Not only was I enjoying opening up a new Reolink box, today I was enjoying opening two boxes from the company. In the above image you can see that the packaging was decent, not as well as the camera, but nothing was able to move freely and even with this box being a bit banged up, all the components were in pristine shape.
Figure 28: Solar charger mounting accessories
Removing the top protective foam cover reveals two small circular trays containing the mounting brackets and bolts. The both fit rather snuggly on either side of the solar panel mounting bracket seen jutting up in the middle.
Figure 29: Protected solar panel
After removing the mounting hardware and the packaging, you can see the well protected solar panel (facedown). The panel is wrapped in the same protective layer that most of the Reolink camera’s I own came with. So, again, Reolink really focus attention on detail and consumer perception even when it comes to product presentation and protection.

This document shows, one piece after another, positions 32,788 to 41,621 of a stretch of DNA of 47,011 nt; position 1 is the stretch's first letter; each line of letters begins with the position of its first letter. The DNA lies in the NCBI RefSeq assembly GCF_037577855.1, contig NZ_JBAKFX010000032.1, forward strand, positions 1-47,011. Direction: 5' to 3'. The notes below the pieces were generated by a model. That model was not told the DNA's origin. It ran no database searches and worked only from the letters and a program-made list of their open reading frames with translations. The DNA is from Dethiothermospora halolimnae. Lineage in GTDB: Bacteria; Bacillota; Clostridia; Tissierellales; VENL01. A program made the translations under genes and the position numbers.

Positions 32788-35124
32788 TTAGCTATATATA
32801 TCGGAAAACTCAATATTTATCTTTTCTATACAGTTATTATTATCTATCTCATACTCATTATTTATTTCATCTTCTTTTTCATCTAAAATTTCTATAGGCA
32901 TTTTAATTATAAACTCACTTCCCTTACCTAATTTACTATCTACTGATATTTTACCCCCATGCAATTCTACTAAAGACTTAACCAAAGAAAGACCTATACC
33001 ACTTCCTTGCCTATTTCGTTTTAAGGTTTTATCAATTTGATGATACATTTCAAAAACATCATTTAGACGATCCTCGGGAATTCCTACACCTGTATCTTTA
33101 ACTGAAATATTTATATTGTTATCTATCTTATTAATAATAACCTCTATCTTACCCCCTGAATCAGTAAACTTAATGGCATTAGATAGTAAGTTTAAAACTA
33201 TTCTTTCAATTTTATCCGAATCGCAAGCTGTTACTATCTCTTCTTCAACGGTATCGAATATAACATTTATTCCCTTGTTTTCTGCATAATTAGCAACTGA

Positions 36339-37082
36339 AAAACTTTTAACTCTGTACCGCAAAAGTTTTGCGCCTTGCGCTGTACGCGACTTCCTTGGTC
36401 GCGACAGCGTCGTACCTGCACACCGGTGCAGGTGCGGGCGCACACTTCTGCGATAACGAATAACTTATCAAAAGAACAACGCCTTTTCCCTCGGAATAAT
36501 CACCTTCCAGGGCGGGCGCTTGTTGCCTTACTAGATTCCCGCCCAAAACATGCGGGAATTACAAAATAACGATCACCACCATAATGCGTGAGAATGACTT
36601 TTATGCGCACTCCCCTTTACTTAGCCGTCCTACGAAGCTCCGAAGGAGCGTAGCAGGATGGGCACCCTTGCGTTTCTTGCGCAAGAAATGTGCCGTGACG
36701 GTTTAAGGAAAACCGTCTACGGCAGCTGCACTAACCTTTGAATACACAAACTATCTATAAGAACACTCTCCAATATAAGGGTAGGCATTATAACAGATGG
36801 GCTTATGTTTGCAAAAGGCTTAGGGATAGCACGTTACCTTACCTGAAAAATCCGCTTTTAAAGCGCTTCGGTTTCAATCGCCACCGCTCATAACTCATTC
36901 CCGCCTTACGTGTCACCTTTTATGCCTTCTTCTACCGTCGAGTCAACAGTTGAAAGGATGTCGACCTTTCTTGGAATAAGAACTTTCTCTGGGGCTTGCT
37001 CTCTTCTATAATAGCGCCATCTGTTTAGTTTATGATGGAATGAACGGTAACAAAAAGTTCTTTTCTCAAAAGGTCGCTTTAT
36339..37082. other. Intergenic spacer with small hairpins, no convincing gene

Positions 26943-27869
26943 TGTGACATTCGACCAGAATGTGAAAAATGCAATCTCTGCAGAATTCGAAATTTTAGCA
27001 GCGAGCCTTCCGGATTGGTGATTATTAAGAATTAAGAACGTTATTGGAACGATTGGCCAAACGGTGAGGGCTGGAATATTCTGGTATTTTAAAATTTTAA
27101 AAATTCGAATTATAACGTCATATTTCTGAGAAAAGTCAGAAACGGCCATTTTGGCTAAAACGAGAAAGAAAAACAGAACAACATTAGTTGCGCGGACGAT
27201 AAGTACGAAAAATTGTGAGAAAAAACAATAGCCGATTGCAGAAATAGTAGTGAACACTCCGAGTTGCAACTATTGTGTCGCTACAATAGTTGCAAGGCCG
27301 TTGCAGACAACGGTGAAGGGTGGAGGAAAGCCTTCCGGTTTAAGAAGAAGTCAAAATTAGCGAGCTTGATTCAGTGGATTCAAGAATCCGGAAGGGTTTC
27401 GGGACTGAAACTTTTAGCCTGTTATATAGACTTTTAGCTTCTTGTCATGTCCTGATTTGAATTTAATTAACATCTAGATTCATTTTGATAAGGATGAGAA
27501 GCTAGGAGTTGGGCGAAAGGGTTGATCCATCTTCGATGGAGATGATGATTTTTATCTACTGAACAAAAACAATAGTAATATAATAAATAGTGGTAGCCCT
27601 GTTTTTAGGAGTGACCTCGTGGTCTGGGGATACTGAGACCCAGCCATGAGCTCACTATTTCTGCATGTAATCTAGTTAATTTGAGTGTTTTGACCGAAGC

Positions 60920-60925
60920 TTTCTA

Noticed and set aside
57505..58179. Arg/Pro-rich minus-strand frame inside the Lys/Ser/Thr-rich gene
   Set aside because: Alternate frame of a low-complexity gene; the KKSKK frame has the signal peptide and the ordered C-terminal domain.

Figure 30: Solar charger back and cable
Once I removed the solar charging panel from the case and wrapper, you can see this prototype model is a bit rough around the edges. It seems rather plain and rustic in its design. The images which Reolink has on their website show a much sleeker and polished unit than what I received to evaluate the product.
Figure 31: Solar charger front view
Looking at the front of the optional solar panel, it seems this one again is a bit lower-end than what will be shipping with the actual units being sent to customers. This unit is rather sharp around the edges, not very flattering from a design perspective, and seems like the panel itself is a bit lower quality. Again, that is what can be expected from a prototype version of any product.